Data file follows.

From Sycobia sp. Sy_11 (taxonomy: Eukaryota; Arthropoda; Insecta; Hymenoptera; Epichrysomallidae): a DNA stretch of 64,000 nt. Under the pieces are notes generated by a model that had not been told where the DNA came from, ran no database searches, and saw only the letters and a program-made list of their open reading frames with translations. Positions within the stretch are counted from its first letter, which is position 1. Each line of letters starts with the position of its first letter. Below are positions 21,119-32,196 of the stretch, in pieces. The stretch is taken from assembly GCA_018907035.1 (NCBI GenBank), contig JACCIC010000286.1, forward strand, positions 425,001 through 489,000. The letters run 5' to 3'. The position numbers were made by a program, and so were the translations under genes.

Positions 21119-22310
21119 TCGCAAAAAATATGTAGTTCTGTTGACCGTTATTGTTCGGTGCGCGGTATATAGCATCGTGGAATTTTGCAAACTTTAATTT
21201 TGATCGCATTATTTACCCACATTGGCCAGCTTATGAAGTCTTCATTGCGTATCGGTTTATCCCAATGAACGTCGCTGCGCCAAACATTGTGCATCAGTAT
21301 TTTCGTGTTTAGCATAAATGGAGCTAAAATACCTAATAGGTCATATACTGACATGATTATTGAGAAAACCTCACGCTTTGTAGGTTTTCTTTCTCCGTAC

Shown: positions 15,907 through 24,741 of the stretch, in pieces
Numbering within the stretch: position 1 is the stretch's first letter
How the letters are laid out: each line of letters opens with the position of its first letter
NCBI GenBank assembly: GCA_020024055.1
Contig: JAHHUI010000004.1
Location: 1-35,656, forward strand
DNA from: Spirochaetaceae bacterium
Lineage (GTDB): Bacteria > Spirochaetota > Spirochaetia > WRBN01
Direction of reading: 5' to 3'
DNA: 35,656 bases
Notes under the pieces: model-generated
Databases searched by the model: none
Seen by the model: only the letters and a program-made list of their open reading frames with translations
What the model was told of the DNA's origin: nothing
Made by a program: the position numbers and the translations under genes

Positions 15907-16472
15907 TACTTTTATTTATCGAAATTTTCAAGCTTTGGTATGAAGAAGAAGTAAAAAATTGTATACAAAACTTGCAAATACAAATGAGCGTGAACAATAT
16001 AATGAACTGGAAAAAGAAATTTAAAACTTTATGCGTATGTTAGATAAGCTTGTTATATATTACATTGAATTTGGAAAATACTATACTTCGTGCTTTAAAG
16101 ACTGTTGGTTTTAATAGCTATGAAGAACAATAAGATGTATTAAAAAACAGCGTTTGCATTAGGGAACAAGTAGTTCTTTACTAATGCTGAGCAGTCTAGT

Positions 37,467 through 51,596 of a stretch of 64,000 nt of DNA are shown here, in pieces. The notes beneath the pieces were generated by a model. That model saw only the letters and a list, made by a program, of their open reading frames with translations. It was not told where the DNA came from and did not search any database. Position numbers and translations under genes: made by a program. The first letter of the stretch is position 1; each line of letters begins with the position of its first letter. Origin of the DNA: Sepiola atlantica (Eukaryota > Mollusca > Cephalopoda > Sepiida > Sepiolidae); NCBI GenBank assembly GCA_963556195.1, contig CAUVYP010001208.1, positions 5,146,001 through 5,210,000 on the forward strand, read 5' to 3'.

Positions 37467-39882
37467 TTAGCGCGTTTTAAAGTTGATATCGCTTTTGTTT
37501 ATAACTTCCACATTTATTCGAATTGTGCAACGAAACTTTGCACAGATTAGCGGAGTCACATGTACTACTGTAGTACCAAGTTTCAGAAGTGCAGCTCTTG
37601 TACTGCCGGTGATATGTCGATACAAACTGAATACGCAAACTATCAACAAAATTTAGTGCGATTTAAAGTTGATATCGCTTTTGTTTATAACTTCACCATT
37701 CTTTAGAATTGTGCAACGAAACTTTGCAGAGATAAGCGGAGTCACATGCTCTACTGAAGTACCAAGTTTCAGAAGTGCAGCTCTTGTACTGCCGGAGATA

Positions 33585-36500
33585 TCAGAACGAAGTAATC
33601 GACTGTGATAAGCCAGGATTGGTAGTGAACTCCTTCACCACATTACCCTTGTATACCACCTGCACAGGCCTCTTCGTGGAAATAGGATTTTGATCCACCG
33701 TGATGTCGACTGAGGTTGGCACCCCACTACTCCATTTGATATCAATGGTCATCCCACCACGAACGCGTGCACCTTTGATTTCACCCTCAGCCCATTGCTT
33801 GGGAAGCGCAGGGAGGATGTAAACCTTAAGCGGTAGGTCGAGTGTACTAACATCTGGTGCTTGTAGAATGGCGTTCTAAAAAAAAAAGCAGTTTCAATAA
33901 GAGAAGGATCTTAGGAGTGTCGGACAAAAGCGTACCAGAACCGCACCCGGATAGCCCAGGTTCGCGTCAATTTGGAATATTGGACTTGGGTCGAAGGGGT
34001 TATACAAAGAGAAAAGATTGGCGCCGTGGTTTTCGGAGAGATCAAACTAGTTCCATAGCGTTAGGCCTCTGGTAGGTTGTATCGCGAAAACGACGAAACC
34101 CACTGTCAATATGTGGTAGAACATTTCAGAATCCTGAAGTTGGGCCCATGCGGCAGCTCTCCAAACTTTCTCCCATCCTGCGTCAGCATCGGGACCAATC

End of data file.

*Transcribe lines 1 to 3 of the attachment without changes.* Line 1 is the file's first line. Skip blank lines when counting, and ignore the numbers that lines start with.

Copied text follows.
From Sycobia sp. Sy_11 (taxonomy: Eukaryota; Arthropoda; Insecta; Hymenoptera; Epichrysomallidae): a DNA stretch of 64,000 nt. Under the pieces are notes generated by a model that had not been told where the DNA came from, ran no database searches, and saw only the letters and a program-made list of their open reading frames with translations. Positions within the stretch are counted from its first letter, which is position 1. Each line of letters starts with the position of its first letter. Below are positions 21,119-32,196 of the stretch, in pieces. The stretch is taken from assembly GCA_018907035.1 (NCBI GenBank), contig JACCIC010000286.1, forward strand, positions 425,001 through 489,000. The letters run 5' to 3'. The position numbers were made by a program, and so were the translations under genes.

Positions 21119-22310
21119 TCGCAAAAAATATGTAGTTCTGTTGACCGTTATTGTTCGGTGCGCGGTATATAGCATCGTGGAATTTTGCAAACTTTAATTT